Did you know that lamps can be powered by glowing bacteria instead of electricity? That gloves designed like gecko feet let people climb straight up glass walls? Or that kids are finding ways to make compostable plastic out of banana peels? Biomimicry, the scientific term for when we learn from and copy nature, is a revolutionary way to look to nature for answers to environmental problems such as climate change.
In Design Like Nature: Biomimicry for a Healthy Planet young readers discover innovations and inventions inspired by the environment. Nature runs the entire planet with no waste and no pollution. Can humans learn to do this too? It’s time to step outside and start designing like nature.
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In this guest post for the Orca Blog, Design Like Nature authors Megan Clendenan and Kim Ryall Woolcock share the story of their own biomimicry experiment: creating compostable packaging out of banana peels. Read how it went and check out the recipe at the end to try it yourselves!
By Megan Clendenan and Kim Ryall Woolcock
After writing Design Like Nature, we wanted to do a little biomimicry ourselves. Single-use plastics, often used as food wrappers, packaging for toys or plastic cutlery and plates, are piling up in landfills. But there are many materials in nature that are strong, flexible and can be returned to the earth instead of thrown out. Potatoes, mushrooms and corn are all used to make compostable packaging.
We learned from writing the book that there’s another option: banana peels! Banana peels are thick, strong and flexible—but not edible! Since there is always at least a half dozen bananas in both of our homes, we did some internet research on what other ingredients are required to make a material out of banana peels and came up with a recipe that used only items we already had: bananas, honey, cinnamon and thyme. There are various recipes on the internet, and it would be fun to try more than one!
We set out to make a material that would be flexible, long-lasting and easy to mold into many different shapes—kind of like how the peel is an excellent wrapper for the banana. Another bonus of this material: we could put it into the compost when we were done with it!
Here’s how it went:
(Find the recipe at the end of this blog post.)
First, we cut the bananas.
We whirled them into mush in the food processor.
We added water and cooked them for 5 minutes.
We strained them to squeeze out all the water. You do need to spend some time squeezing the water out so that you get a really thick paste.
We added the honey, cinnamon and thyme (Mmmm!).
We cooked them again.
We spread them thin and dried them. The cinnamon made the whole kitchen smell delightful as it dries in the oven!
And we did indeed get plastic! It’s a thin sheet that’s flexible and soft, and although it’s been sitting on the kitchen counter for a week, it doesn’t show any sign of mold.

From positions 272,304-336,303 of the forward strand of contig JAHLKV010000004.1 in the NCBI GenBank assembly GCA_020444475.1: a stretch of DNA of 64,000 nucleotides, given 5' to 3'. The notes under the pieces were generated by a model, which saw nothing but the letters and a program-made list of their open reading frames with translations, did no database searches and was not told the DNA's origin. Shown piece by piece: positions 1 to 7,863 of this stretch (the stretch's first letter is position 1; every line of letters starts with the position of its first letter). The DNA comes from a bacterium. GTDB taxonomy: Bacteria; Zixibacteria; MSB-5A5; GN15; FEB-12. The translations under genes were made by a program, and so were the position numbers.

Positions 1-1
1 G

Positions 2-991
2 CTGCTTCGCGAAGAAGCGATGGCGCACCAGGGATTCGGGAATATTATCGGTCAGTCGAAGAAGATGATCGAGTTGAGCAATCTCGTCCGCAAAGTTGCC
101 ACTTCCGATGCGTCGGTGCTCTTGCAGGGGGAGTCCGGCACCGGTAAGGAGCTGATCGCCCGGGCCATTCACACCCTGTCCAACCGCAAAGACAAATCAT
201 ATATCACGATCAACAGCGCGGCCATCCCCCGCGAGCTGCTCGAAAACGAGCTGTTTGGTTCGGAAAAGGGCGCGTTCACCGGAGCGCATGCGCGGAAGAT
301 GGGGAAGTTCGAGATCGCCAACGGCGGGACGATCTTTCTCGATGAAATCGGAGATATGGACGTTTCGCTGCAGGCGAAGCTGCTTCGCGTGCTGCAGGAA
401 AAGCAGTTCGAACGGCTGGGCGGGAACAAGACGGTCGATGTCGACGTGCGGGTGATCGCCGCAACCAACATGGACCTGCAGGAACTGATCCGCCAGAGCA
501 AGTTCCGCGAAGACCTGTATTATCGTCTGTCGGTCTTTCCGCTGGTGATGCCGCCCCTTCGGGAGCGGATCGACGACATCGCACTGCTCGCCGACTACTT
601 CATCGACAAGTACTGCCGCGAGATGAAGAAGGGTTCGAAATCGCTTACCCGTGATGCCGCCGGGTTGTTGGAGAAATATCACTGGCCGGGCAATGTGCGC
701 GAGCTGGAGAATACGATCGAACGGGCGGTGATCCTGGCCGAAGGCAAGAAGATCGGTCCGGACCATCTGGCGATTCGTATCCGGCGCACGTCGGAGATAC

In the spirit of experimentation, Megan and her son brainstormed what else they could make. Megan decided to form the plastic into tiny balls that her cats could play with. Store-bought cat toys often have plastic components, but the cats destroy the toys quickly, making more plastic garbage. The cats chased the new balls around and under furniture–a success!
Megan’s son decided he would make a bio-plastic toy figure. Afterwards, he decided bio-plastic would be good packaging but maybe not a toy as it might not last forever! The cat toys and toy figure were much thicker than the other plastic and so needed to cook for about three times as long as the thin sheet.
Kim decided to dry some of the mashed skins without the cinnamon, honey and thyme. They crisped up like a potato chip! It looks like those ingredients (or maybe the second round of cooking) are important for it to stay flexible.
It looks like we need to do a few more experiments….
What do you think would be a good use for banana bio-plastic?
Check out this recipe video for a demonstration!
- Peels of 3 greenish bananas, cut in pieces
- 250 mL water
- 20 mL vinegar
- 1 tsp honey
- 1 tsp cinnamon
- 1 tsp thyme
1. Grind up banana peels and add 250 mL water.
2. Cook for 5 minutes.
3. Add water to the mixture.
4. Filter mixture to remove excess water. This should leave you with 40 g of mixture.
5. Add vinegar, honey, cinnamon and thyme.
6. Mix together in a sauce pan on medium heat.
7. Press the mixture flat between parchment on a pan.
8. Dry in oven for 45 minutes at 50°C.
About the authors:
Megan Clendenan is a freelance writer and editor. She is the author of Offbeat, a novel for young readers in the Orca Limelights line. Megan lives in North Vancouver, British Columbia, where she is surrounded by nature.
Kim Ryall Woolcock has always loved books and biology. She has an honors degree in literature from UBC and a master’s in biology from Duke University. A full-time science writer and editor, Kim lives on Salt Spring Island, British Columbia, with her family. This is her first book.